February 23rd, 2012
09:36 AM ET
11 years ago

Contraception controversy continues

Washington (CNN) - A week ago, House Democratic Leader Nancy Pelosi ridiculed a hearing organized by Republicans for featuring a panel of all male witnesses on the president's contraception policy.

On Thursday she's keeping the issue front and center and having her own event featuring a female witness the GOP barred from testifying.

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Sandra Fluke, a 24-year-old Georgetown University Law student who supports the Obama administration's policy requiring health insurers to offer birth control coverage to women who work at religiously-affiliated organizations, will be the sole witness before Pelosi's all Democratic Policy Committee.

House Oversight Committee Chairman Darrell Issa, R-California, turned down a request last week from Democrats to have Fluke testify at his hearing, touching off a backlash from women's groups.

After the first panel featuring five male representatives from religious organizations took its place at the witness table, New York Democratic Rep. Carolyn Maloney chastised the GOP chairman, and asked, "Where are the women?"

While two women did testify on an afternoon panel, they - like the other witnesses invited by the GOP - opposed the new health care regulations.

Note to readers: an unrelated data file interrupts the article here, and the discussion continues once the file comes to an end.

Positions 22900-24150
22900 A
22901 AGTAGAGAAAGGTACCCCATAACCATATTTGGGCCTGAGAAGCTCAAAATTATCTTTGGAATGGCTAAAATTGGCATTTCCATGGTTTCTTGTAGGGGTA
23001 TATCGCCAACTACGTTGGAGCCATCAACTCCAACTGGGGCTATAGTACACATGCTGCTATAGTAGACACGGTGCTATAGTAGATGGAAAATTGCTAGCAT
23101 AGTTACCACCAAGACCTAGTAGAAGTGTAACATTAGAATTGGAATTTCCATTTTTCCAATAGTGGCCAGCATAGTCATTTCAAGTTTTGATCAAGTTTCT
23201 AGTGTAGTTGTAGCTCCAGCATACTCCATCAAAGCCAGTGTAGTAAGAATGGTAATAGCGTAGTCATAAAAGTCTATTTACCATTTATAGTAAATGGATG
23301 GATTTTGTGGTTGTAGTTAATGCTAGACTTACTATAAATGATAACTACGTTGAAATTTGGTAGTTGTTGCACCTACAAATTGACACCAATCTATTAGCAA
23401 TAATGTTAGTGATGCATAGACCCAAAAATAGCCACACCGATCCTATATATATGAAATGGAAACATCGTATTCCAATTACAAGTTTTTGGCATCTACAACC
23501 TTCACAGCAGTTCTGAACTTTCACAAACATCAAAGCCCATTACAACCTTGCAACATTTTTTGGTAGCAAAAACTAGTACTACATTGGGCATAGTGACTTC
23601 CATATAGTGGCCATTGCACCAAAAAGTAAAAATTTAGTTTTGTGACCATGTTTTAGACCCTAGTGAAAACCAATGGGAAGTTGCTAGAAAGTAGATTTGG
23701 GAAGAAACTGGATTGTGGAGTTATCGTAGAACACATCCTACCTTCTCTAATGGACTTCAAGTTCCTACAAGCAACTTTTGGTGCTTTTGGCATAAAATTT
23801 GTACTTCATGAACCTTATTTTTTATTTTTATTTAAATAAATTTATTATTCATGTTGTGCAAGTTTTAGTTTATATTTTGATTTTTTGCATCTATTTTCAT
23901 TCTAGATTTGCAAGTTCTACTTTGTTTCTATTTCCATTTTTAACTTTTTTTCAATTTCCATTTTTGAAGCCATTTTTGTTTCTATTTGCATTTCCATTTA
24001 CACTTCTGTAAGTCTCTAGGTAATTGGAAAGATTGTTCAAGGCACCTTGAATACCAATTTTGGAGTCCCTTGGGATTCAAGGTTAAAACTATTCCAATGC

Issa told Democrats during the hearing Fluke wasn't "appropriate or qualified" to participate because the subject was religious freedom, and not about health care or contraception.

Fluke's prepared testimony last week featured details of several fellow female students from Jesuit University who were denied contraceptive coverage because of its Catholic affiliation. One classmate of Fluke's who took birth control pills to deal with ovarian cysts, but stopped after she was denied coverage, suffered complications and doctors were forced to remove her ovary.

The Obama administration's decision to require contraception coverage by health care plans, even those offered by religiously affiliated groups that oppose birth control, has ignited a fierce and emotional debate on Capitol Hill.

Despite the backlash from leading Catholic groups that object to the policy, many Democrats believe the issue is really about women's health, not religion, and when cast in those terms they believe it will rally support in an election year.

But many Republicans argue the president's policy violates a constitutional right to religious freedom, and believe most Americans, regardless of faith, will agree that it's not the government's role to dictate what religiously affiliated groups must do.